How to Get Your Spouse to Agree to Seeing a Psychiatrist

Everyone sees their spouse's struggling, but when your spouse's condition goes from bad to worse, you may begin to worry. If you're concerned they have a mental illness, you may be unsure how to approach the topic. Here is how to help your spouse find the help they need.


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    Take note of your partner's symptoms. Write down any mood issues, persistent negative thoughts (as they report them), or physical complaints. Take down as much as possible, because you never know what may be relevant.
    • Physical symptoms matter because stress can cause issues like stomachaches, headaches, fatigue, and more. They may point to a specific mental illness.
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    Research the symptoms you observe. Are these connected to certain illnesses, and do your partner's symptoms seem strong enough to be potentially diagnosed? What are the names of a few disorders that could be behind your spouse's problems?
    • Reading lists of symptoms may remind you of a symptom that your spouse had, but that you didn't notice before.
    • Try not to focus too deeply on one condition right away. Plenty of mental health conditions look similar, and you don't want to get too attached to one label early on. Your job is to help identify the symptoms, and the physician will make the diagnosis.
    • Consider reading articles written by mentally ill people in addition to articles written by physicians.
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    Express concern over your partner's symptoms as your partner experiences them. This lets them know that you care about their feelings and that it worries you to see them suffering. Sometimes, other peoples' concerns cause the realization that something is definitely wrong.
    • "Honey, you've seemed really tired and withdrawn since your aunt died. I know she meant a lot to you, and it worries me to see you this way."
    • "You seemed really revved-up before, and now you look exhausted. I've noticed you've been having a lot of these mood swings before. Are you doing okay?"
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    Choose a good conversation time and place. Both you and your spouse should be in a decent mood, without any large pressure or things to do. A quiet time of the day is best. Try mentioning to your partner that there's been something on your mind, and work out a time to talk about it. Here are some ideas:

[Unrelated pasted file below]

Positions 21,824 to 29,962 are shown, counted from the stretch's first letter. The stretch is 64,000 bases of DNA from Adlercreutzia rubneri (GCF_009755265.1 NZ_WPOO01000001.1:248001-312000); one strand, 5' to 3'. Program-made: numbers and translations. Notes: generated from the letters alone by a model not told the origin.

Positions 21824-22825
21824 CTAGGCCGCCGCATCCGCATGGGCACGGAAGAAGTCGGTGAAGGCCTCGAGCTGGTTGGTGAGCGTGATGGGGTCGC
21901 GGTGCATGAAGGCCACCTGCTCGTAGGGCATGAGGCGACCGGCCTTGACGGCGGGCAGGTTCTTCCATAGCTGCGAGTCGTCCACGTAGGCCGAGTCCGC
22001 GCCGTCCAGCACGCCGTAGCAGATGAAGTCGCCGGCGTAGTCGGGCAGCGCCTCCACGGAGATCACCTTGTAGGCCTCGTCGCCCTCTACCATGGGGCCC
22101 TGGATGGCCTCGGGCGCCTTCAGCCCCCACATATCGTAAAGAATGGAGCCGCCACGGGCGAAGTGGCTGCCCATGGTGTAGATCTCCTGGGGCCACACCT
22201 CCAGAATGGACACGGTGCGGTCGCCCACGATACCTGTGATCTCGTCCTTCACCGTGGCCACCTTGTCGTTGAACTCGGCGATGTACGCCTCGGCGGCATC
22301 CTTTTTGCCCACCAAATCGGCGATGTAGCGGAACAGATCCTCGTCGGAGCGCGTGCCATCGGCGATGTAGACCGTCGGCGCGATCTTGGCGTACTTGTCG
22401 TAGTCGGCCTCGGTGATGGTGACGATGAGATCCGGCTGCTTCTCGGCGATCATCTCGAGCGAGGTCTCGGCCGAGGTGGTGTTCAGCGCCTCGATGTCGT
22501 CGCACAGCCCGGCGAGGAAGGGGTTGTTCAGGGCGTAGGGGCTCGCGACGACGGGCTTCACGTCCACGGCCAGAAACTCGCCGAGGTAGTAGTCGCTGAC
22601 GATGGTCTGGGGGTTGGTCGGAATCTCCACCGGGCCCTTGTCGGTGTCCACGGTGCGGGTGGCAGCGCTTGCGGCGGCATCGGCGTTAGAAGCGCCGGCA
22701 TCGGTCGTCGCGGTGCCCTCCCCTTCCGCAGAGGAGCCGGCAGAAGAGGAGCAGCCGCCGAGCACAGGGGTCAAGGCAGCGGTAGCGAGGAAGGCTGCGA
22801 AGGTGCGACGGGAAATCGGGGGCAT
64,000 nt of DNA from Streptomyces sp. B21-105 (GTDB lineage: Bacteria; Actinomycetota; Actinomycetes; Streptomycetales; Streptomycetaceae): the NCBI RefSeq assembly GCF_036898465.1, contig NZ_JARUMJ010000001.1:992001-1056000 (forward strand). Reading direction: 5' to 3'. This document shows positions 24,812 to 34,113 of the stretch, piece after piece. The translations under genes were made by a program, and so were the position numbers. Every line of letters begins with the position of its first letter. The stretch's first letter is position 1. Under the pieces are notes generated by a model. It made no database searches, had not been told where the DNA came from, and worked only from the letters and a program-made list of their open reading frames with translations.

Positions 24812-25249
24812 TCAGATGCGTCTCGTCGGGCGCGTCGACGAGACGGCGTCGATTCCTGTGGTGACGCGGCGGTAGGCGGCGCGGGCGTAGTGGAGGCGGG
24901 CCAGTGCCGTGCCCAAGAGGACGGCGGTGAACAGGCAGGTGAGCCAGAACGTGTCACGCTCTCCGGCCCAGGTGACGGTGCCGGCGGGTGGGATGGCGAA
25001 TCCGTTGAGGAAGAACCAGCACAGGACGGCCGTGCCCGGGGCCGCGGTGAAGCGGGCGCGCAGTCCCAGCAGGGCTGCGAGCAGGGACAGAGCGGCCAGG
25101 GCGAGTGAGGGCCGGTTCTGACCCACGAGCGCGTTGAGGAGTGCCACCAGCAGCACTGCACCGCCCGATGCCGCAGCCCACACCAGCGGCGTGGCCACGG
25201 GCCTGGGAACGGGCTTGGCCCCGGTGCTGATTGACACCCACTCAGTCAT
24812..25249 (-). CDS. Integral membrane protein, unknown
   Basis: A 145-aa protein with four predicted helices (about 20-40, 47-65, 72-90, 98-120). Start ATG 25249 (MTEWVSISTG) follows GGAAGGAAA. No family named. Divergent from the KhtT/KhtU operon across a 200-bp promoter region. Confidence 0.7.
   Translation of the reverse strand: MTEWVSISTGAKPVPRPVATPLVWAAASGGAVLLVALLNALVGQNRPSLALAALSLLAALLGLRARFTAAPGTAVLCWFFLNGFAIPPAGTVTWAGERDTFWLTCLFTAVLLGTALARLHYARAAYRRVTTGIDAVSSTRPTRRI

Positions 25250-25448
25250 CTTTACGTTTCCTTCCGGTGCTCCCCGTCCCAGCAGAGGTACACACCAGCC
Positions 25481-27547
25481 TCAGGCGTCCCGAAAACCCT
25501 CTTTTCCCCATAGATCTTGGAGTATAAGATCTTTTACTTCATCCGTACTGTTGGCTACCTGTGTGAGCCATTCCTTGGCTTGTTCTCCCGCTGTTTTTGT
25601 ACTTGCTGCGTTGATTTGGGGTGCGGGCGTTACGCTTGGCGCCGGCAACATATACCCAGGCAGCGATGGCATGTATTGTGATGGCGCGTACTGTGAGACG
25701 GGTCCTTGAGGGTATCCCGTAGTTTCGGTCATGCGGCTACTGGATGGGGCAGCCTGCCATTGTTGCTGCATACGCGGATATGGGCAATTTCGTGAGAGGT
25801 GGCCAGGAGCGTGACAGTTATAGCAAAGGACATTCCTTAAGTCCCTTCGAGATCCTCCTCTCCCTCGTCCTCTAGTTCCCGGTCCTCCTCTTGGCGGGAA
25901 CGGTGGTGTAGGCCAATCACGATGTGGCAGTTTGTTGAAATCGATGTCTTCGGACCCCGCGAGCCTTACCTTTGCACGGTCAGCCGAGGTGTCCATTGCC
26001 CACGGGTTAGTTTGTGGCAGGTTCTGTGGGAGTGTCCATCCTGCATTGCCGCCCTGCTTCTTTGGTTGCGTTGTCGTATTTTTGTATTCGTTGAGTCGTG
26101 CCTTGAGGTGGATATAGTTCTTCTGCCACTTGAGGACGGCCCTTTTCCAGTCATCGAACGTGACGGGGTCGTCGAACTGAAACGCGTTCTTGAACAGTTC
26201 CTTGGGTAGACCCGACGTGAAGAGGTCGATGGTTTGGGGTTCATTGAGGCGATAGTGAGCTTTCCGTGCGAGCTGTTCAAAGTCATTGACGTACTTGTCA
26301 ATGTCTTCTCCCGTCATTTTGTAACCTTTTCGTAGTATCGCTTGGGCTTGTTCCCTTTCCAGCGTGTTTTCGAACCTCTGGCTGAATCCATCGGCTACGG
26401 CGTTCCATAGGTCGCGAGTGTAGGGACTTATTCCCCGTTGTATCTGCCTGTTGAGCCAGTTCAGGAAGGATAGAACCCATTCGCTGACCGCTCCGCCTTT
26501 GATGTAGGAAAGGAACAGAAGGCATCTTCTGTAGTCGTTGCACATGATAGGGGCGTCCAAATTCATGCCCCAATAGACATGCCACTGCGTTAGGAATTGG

• A walk in the park
    • Sitting at the kitchen table in the evening
    • During a date
    • Hanging out in the yard once the kids are in bed
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    Explain your concerns. Make it clear that you're worried about your spouse, and that you want them to feel better. Pointing out one or two of the most troublesome symptoms will help your spouse reflect on it, and give them an opportunity to tell you about how they've been feeling. It may open a dialogue about what's going on with them.
    • "Marisa, I've noticed that you seemed stressed and worried a lot. Last Tuesday you were in a state I'd never seen before and it scared me to see you so upset. I didn't know what to do. It hurts me to see you hurting, and I want to help you however I can."
    • "I'm worried about the voices you hear in your head. I recognize the possibility that someone is trying to tell you something, and by no means am I judging you. I think we should research before we settle on a conclusion. I was doing some reading and found an article that may be of interest to you."
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    Consider mentioning the possibility of mental illness. At this point it's too early on for you to be sure about anything, but that doesn't mean opening the door is a bad idea. If you think your spouse will respond well, it may be worth bringing up the name of a disorder so that they can research it later.
    • "Some of your symptoms sound to me like it could be an anxiety disorder."
    • "I read an article that reminded me of you. Would you like to read it?"
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    Suggest making a doctor's appointment. You may not want to use the word psychiatrist right away, because most people have a very stigmatized view of mental illness and psychiatry. Try suggesting that they see a specialist (and then finding a psychiatrist), or asking that they make an appointment with their general physician, who can refer them to a psychiatrist if needed.
    • General physicians such as family practitioners and internists may be able to prescribe some mental illness medication, such as antidepressants.
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    Reassure them that you care. Mental illness carries a heavy stigma and they may worry that you'll think less of them. Let your words and actions show that you love them just the same. Tell them you're there for them and want to help them however you can.
    • Offer to go with them to any doctor's appointments, take notes, help them remember things, or just provide moral support.
    • Take time to listen to them and let them feel heard. Your support can make a big difference.
    • Spend extra time doing fun and relaxing things together. This will make it clear that a diagnosis won't ruin their lives, and you love them just the same.


  • Providing a warm beverage like tea or coffee can take some of the tenseness out of the conversation. It isn't going to be a magical and happy discussion, but while you're talking to them they'll have something to sip on, and tea is noted for being a calming beverage
  • Choose a private place to talk where your spouse won't worry about being overheard.

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Categories: Married Life | Emotional Conditions